The Conservatory was fun. I’d only been there once in the entire time I’d lived in Cincinnati (17 years at that point). This was new. The previous weekend, we took AJ to Duke Energy (in the old CG&E Building downtown) to see the annual model train display. He practically yanked the camera out of my hands to take a few shots. This would have been a good trip for him as well, but he was in school.

The weather was something I could never get used to in this city. Growing up on the fringes of Cleveland, I was used to snow starting right after Halloween and continuing snowfall or deep freeze until the thaw hit in late March. Not so Cincinnati. Nita and I left our jackets in the car as it was 68 degrees outside.

We took a self-guided tour of the Conservatory, Nita posing for a few pictures for the blog. Then we went to see the sheep in the live nativity scene. Sheep on television and in movies are cute, white, fluffy things you just want to hug. Sheep in real life?

Yeah… Not that much different from pigs, except pigs have fine hair that doesn’t cake with mud and… well… you know. So seeing the sheep made me appreciate what a let-down being born in a manger must have been. Now take into account that the stables were often cleaner than the inns back then. (There’s a motel about 10 miles outside of Savannah, Georgia, I stayed in once that rivaled this stable. I still shudder thinking about it.) But we were there to take pictures and see the sights, so we got over the dirty sheep.

Off we went to Mt. Adams. For those of you unfamiliar with our fair city, Mt. Adams is a neighborhood that sits on a high hill overlooking downtown. Geographically and culturally, Mt. Adams is more like San Francisco than the rest of Cincinnati. They even considered it for an episode of The Real World some years back. At the very top of the hill is a monastery, which looms over a restaurant district. That was our lunch destination. We ate at a place called the Mt. Adams Bar & Grill. I pointed out that the building on the corner below us was where Clear Channel used to run several radio stations that now operate in Nita’s building where she works. I have to say the Kenwood location is probably easier to get to, but I’d miss working in this charming neighborhood if I had to leave it for a soulless office tower with a view of an unfinished shopping center.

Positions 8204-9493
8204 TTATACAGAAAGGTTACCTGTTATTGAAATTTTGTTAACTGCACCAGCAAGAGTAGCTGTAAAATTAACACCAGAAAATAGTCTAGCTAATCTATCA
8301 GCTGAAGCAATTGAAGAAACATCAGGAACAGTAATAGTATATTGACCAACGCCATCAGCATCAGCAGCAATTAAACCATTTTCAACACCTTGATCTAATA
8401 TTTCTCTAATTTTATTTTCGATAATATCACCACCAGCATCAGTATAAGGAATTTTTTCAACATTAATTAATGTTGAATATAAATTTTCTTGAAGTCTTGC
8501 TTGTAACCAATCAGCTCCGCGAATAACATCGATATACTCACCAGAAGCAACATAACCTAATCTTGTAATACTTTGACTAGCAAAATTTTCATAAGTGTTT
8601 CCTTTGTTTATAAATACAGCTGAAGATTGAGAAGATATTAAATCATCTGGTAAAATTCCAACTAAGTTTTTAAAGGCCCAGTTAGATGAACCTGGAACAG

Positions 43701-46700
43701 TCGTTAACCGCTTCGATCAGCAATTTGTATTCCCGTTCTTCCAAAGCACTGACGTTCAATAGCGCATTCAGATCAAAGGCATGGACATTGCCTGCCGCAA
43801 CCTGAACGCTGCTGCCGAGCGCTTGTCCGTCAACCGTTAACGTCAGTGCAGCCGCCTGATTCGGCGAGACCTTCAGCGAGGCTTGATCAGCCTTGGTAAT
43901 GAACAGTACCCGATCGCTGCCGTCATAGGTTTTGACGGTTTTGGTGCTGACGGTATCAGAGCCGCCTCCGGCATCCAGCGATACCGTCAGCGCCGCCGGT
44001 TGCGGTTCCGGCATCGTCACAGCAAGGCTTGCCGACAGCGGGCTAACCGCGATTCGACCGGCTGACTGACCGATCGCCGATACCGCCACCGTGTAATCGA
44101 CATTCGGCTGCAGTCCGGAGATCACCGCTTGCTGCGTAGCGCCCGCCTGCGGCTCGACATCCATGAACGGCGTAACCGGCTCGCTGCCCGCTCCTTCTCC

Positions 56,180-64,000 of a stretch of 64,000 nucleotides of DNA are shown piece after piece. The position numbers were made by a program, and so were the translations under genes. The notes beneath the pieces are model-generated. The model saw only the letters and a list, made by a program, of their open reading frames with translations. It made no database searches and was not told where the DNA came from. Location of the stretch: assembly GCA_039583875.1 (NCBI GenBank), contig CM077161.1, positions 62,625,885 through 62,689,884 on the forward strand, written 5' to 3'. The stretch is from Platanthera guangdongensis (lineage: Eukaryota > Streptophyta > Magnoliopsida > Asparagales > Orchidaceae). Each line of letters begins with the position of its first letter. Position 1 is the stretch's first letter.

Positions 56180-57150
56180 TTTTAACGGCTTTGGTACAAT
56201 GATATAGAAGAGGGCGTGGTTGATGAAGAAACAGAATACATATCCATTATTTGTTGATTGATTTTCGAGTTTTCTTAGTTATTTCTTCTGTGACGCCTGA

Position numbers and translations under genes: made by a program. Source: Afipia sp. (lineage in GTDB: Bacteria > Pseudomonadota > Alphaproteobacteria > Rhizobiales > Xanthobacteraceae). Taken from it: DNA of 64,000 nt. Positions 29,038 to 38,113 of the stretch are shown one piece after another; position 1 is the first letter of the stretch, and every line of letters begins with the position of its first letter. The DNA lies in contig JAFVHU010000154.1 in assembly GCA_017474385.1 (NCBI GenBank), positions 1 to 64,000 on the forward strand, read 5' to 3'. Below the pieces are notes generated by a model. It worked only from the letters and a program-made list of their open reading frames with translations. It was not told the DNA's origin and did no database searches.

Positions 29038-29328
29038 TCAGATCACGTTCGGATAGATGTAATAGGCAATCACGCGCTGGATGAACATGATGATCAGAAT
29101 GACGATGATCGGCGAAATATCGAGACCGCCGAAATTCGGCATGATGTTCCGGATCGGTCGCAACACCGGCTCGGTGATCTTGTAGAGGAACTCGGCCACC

We took a walk along St. Gregory and stopped in at the coffee place I’d often detour to some mornings. Customers were sitting outside, only a few days before Christmas.

In typical Cincinnati fashion, I had to drive out to the condo I was renting out to salt the back deck for our new tenants the very next day. The temperature dropped forty degrees overnight.

We haven’t had a date like that in a long time. It’s hard to get the time off lately, and it can get expensive. But it was our first Christmas date. You only get one of those.

Four Years Already?

In June of 2008, I left Cincinnati a single man and came back a married one. I married the former Juanita Lynn Brock in a mountain-top chapel in Tennessee as her son – now my stepson – gave her away. There was no bachelor or bachelorette party. Instead, we went white water rafting the day before the wedding.

Four years later, we are still together, endured a few crises, and watched AJ grow from a quiet middle school student to a newly minted high school grad contemplating college.

It’s been four of the happiest years of my life. I love you, Sweet Rose. You make my life worth living.